One last thing. I picked up a 4th grade science textbook recently. The coverage of the topics was so basic and superficial that it was worthless. The authors kept coverage of every topic to 2 to 3 paragraphs. This wasn't nearly enough to present these topics in a meaningful or comprehensible way. I come from Ireland originally. Fourth grade textbooks there go into far more detail and do a good job making the information understandable. American textbooks, at least at the elementary level, are too simple and short to be understandable.

So, I can understand why you children are bored. They know too much and unfortunately that is a bad thing in too many American schools.

Posted on May 1, 2010 11:24:50 AM PDT
Regarding socialization? Is that why they have that ARMED GUARD in public high schools? I guess that's just to keep all of those "well-adjusted" teenagers from killing one another? If you're against homeschooling, ok, we understand. But please, get informed. Get the fact before you make silly comments. Every homeschool family I know is tremendously committed. As a matter of fact, because one parent must be home, most have made great financial sacrifices to be able to stay home and teach. Gosh, 3 million kids are home-schooled in America. Wake up NEA.

In reply to an earlier post on May 2, 2010 5:54:09 PM PDT
Last edited by the author on May 4, 2010 10:22:36 PM PDT
DRM says:
The NEA will never wake up. I like some teachers in the public schools but the teacher's unions exist to force others to give them what they want. They are anti-freedom. The union's actions are anti-child development because they are setting an example of force, lack of choice, and disregard for the common good, not to mention the price we are paying as a society because of their strong tendency to force themselves into our lives and our children's lives whether we want them to do so or not.

In reply to an earlier post on May 3, 2010 2:26:13 AM PDT
'probabilist says:
I have no problem with homeschoolers who are willing to teach real science to their kids as part of the curriculum.

Real science will always include a proper introduction to the well-established scientific fact that the earth is billions of years old, of course.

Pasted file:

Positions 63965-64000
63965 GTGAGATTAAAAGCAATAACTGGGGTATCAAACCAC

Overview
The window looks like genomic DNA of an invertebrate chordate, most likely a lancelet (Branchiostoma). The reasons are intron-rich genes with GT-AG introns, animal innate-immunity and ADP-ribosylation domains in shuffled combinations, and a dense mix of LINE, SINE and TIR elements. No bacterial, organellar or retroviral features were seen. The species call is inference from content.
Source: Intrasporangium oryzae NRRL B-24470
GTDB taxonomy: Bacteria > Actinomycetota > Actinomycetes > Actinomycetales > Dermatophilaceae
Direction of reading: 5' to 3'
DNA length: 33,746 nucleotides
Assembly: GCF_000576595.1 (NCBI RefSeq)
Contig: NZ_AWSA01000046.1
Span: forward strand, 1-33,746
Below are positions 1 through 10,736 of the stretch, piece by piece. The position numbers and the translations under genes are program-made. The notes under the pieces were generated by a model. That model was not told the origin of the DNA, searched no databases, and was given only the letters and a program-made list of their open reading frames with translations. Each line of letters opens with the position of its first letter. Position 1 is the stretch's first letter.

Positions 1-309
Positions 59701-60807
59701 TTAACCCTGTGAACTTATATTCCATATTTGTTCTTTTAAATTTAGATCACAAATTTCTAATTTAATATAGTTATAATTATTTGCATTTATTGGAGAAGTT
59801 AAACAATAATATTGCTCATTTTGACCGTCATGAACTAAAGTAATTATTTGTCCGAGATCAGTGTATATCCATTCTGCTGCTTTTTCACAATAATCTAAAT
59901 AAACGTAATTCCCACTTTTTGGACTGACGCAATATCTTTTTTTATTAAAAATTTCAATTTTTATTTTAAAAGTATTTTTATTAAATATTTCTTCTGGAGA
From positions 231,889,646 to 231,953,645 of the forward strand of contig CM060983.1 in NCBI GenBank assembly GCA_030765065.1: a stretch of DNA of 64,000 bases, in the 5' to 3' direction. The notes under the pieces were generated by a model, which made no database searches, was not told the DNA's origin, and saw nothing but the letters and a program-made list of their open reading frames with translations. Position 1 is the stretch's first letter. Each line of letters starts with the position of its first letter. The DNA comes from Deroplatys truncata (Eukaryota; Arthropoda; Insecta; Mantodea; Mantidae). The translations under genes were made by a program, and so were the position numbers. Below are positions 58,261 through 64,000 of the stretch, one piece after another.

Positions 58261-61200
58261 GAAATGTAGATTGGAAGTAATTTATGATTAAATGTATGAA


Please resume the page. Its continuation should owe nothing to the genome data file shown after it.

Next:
P

In reply to an earlier post on May 3, 2010 6:39:41 AM PDT
Well first of all, since teachers follow a curriculum which shows them how and when to teach a skill, JUST LIKE HOMESCHOOLERS DO, I believe the schooling is more to learn different children's personalities and approach each child with a style that fits their personality...which is hard to do when you have 20+ students in one class...some above the rest, others very behind the rest. Parents, know first hand, their own child better than anyone else knows them. They can give them one on one attention and get through the material quicker because they get it. Teachers go to school to learn how to be PAID for teaching SEVERAL different kinds of children. Parents do it because they know and love their children and can give them a quality eduction. Most children that are homeschooled are much more farther advanced than those in school. I have nothing against the public school system...well, here at least. But, as other posters have stated, public schools teach very secular, worldly things that I as a parent, would rather not teach to this particular age, and would have a say over WHEN it is taught. My kids have been in both public schools, AND homeschooled. They enjoy their days in homeschool much more, and have a better understanding of the materials, and because they are not rushed through it, retain what the learn much better....and are farther ahead in their curriculum than their schooled friends. They are learning here, far more, not only academically, but, life skills, than they would learning being in a school desk for 7-8 hours. They are not rushed through their lunch, they get more than enough exercise, plenty of socialization...my 5 year old and 8 year old know how to sort and do laundry, make/bake several foods, have outdoor life skills, have resposibilties in the home in which they live that we all share...they are exposed to Spanish, American Sign Language, are learning to touch type on a keyboard...one of them is even learning how to sew this year. We are not Amish or Mennonites. We live in the city with plenty of friends, culture learning, field trips, fun days, and everything is a learning experience. And my child is learning every day about our wonderful God!

In reply to an earlier post on May 3, 2010 10:09:42 AM PDT
Michael Hill says: